This new report prepared by Rodney Jones and recently released by the Defense Threat Reduction Agency, analyzes India's and Pakistan's nuclear force capabilities, policies, and postures, and their implications for military instability and conflict.
Traveling through Afghanistan, one is struck by stark contrasts and divisions. With different factions and militias ruling in different regions, the prospects for a prolonged peace seem dim--or at least would require a serious international effort. But the Bush Administration's attention has already passed to its plans for a war in Iraq, and it seems ready to forget Afghanistan once again.
After the September 11 attacks, the global threat of radical Islamist terrorism gave the United States an opportunity to rally much of the world behind it. But by mixing up the struggle against terrorism with a very different effort at preventing nuclear proliferation, and by refusing to take the interests of other states into account, the US risks endangering itself and its closest allies.
President Bush commended visiting Pakistani President Mussharaf this week, as "a leader with great competence and vision." He assured Pakistan that the U.S. is "committed to the continuance of our friendship. A friendship based on principles, common goals and vision." In a country where people are still bitter about being "abandoned" by the U.S. in the past, Washington's broadly stated commitment to a long-term relationship with Islamabad was the top story in Pakistan.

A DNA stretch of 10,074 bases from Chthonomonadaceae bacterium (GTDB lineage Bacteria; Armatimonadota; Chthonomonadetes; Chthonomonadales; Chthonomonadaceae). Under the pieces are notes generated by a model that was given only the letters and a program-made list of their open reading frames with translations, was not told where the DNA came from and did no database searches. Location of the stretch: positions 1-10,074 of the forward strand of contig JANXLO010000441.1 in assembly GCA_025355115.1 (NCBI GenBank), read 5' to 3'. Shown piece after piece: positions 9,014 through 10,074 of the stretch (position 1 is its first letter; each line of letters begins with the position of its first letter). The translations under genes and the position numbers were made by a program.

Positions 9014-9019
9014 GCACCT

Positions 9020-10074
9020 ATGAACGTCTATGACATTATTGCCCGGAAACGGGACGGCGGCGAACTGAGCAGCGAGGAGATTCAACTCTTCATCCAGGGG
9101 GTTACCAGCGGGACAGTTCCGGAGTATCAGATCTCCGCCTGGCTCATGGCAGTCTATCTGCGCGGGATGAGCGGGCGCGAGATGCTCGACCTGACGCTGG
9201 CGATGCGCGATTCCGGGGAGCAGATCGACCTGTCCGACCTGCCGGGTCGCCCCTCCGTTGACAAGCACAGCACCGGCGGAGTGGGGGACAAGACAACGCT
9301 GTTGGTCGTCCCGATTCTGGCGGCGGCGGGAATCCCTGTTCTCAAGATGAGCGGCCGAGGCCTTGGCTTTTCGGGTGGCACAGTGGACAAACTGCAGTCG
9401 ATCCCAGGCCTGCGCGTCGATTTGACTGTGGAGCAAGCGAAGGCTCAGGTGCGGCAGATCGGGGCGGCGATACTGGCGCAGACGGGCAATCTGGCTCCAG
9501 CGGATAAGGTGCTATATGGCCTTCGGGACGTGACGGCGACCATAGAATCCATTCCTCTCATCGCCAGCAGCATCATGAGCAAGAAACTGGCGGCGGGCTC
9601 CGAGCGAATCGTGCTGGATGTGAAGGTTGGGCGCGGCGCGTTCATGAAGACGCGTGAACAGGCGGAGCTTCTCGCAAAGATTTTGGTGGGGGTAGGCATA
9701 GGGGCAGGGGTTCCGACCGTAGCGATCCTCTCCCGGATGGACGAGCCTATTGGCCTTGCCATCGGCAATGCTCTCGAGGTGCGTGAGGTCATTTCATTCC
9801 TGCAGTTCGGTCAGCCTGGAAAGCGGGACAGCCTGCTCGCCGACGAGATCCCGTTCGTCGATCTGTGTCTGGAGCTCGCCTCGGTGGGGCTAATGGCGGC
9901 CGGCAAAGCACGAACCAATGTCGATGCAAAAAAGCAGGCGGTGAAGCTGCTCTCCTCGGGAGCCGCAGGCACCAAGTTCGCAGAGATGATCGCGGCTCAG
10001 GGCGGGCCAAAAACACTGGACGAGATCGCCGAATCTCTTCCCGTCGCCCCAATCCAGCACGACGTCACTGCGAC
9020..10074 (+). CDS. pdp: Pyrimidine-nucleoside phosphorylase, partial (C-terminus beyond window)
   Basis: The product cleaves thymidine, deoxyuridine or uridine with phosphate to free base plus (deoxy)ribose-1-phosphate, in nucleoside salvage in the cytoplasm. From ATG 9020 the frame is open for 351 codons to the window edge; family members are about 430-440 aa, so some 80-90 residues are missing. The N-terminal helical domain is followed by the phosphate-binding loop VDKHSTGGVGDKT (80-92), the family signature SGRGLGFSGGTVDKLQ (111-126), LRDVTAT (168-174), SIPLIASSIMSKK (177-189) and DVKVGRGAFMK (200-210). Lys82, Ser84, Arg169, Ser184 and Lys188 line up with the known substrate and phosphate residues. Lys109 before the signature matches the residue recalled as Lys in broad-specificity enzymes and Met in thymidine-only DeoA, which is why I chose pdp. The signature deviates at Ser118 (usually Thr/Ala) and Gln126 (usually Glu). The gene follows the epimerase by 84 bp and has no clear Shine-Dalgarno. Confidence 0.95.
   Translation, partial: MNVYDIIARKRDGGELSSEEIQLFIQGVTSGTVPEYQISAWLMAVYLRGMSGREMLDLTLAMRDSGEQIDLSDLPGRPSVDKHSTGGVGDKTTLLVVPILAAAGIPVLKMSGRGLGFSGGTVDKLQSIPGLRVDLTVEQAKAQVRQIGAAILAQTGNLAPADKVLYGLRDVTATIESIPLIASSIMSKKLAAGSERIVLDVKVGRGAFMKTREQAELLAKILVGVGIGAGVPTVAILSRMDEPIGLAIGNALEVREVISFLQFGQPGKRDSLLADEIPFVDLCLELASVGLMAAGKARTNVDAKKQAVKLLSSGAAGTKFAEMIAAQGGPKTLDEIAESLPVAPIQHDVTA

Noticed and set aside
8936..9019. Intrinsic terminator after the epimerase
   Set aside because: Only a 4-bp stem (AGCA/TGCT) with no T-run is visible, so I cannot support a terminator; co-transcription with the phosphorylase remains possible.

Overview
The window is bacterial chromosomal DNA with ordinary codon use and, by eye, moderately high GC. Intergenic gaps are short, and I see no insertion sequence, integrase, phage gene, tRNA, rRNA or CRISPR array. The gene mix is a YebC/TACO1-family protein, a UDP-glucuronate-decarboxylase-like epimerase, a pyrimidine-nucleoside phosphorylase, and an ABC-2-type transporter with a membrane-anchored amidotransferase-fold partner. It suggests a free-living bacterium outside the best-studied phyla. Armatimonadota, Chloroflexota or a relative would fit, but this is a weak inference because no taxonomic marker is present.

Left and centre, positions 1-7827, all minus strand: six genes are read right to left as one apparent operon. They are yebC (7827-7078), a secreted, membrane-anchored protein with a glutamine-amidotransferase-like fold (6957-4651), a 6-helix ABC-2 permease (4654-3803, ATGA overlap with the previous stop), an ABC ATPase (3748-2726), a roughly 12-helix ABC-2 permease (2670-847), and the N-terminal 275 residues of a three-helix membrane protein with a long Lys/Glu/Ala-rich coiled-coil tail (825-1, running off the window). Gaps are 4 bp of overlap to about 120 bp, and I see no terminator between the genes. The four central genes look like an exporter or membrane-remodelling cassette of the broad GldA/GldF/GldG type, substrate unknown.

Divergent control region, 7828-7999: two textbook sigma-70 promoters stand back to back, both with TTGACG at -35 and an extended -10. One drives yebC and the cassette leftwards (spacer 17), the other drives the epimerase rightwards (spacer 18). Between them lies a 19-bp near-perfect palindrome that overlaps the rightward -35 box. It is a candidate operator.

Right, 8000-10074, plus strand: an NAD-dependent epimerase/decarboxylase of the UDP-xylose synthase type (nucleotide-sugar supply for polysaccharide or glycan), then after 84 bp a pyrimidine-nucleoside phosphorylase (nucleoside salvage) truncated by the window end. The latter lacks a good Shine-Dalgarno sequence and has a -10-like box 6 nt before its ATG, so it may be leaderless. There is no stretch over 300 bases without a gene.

The United States and India have revived military-to-military ties for the first time since they were severed in the aftermath of India's nuclear tests in May 1998. For India, these ties reflect the country's growing global status, confirmed by President Bush in his State of the Union address, when he praised relations with India in the same breath as relations with Russia and China.
Rhetoric and missile tests may be flying, but for many Indians nuclear war seems a remote prospect. At the height of tensions between India and Pakistan, people in the bustling city of Bangalore, India's answer to California's Silicon Valley, had decided that they were far more concerned about the dismal state of the IT economy than they were concerned about nuclear Armageddon. Fear of nuclear war in this South Indian city is conspicuous in its absence.
Special meeting with Mark Malloch-Brown, United Nations Development Programme Administrator
The new US military presence in Uzbekistan is one more sign of how the dominant geopolitical paradigms of the last half of the twentieth century are no longer operative. The Cold War and its aftermath post-Cold War period are at an end.